Sometimes they actually enhance the device. Mostly, though, they’re like a third nipple. Good for conversation, but functionally useless.”
- Andy Ihnatko. Feature lists are great, but they’re not everything. I’m keeping track of some Android fans that say, because the iPad is missing some items, it’s going to be a failure. They tend to concentrate on the wrong thing, like iMac haters did when Apple dumped the floppy disk.
Steven Levy’s concise, polished view of the tablet revolution in this month’s Wired (I’m a magazine subscriber) gives a nod to the Newton in one of the “tablets through the ages” sidebar. It was the polite thing to do after talking about Apple’s iPad, the failed Windows Tablet, and the possibility of a Google Chrome OS tablet in the near future.
What’s amazing is that Apple has released some high-tech dopamine in tech pundit’s pleasure zones. Some connection has been made between the iPad, the future of computing, and the hypothalamus – and Levy says the victim will be the graphical user interface we know and (perhaps) love:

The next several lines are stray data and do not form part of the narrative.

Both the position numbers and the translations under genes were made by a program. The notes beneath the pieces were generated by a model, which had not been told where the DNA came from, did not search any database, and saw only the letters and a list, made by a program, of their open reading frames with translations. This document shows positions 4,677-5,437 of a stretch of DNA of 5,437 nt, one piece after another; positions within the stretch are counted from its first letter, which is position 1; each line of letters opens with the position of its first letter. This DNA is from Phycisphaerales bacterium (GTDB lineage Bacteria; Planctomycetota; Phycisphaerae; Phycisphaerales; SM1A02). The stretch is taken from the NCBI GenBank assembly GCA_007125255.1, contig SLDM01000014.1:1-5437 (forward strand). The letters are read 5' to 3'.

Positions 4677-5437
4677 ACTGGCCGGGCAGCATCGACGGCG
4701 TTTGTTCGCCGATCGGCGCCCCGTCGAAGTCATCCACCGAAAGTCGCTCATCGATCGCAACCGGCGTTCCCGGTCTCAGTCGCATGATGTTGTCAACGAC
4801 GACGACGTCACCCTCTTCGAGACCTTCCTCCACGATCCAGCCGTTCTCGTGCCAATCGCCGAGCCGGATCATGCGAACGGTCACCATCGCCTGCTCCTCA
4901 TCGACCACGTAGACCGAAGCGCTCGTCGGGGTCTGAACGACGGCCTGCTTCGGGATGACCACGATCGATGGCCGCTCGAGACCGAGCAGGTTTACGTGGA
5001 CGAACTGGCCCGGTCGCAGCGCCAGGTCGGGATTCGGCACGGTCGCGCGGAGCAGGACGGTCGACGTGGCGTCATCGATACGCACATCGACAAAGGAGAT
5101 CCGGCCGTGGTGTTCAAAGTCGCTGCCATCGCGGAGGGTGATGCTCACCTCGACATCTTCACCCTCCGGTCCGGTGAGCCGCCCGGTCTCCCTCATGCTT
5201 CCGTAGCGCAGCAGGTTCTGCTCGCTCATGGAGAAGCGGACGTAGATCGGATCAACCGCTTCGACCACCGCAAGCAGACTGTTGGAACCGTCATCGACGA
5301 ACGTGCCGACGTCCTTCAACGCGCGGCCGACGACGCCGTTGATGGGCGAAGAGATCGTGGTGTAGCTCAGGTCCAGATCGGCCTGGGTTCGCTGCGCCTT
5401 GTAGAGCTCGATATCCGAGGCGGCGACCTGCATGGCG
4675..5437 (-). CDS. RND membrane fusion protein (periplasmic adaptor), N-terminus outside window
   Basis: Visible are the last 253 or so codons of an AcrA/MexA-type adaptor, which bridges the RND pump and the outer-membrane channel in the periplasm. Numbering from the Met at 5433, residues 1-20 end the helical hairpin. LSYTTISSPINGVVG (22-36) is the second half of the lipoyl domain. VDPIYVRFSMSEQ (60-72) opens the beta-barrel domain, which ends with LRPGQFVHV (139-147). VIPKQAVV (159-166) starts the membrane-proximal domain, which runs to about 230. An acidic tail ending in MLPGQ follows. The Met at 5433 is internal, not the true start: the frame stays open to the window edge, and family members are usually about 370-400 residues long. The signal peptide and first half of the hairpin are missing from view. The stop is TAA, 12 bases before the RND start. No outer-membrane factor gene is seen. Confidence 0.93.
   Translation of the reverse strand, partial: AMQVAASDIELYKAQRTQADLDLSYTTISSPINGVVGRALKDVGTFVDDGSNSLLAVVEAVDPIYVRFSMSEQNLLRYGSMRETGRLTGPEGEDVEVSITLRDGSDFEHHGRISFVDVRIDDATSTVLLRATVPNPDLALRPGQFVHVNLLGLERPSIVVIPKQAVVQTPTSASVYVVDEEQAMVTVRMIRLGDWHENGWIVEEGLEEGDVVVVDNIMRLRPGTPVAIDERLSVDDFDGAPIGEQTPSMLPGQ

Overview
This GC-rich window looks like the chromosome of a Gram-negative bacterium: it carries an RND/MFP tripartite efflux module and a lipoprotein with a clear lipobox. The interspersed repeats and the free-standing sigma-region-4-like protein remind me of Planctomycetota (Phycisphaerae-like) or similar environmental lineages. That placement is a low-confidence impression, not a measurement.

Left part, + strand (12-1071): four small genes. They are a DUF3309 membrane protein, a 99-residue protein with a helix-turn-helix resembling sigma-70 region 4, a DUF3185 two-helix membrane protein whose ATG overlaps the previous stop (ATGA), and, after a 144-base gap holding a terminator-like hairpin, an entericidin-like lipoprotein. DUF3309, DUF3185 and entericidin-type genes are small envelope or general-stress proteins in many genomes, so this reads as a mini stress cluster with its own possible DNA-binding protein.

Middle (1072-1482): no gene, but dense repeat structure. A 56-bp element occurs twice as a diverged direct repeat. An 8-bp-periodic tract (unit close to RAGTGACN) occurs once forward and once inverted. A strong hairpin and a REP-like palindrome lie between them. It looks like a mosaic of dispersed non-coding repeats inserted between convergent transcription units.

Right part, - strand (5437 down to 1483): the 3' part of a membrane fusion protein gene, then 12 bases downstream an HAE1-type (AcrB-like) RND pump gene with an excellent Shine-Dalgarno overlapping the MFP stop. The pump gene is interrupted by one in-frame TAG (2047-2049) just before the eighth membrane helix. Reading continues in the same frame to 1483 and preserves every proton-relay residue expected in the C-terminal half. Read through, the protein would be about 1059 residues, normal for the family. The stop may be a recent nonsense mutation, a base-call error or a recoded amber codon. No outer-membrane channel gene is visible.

One thing we do know is that a heated battle is breaking out over the grave site of the GUI. While unveiling the most heralded Apple product since the iPhone, Jobs presented a powerful and compelling vision of what comes next.
This is the fascinating part of this whole storyline: that now, at the crux of touchscreens and cloud computing and the gee-whiz interface Apple has created, we’ve reached Nirvana.
Which makes me wonder about other visions of the future, particularly Google’s. After playing around with a few Android devices, I can imagine some powerful tablets featuring Google’s mobile operating system. Forget Chrome OS; Android, to me, offers a much more compelling option if you want to pit the iPad against a true rival.
The open app system, the configurability, the relative polish, the touchscreen interface. It’s all there. For some, the iPad’s computing appliance metaphor is what they’ve always wanted. Less details, less trouble.
But for geeks, an Android-powered tablet is a something to think about.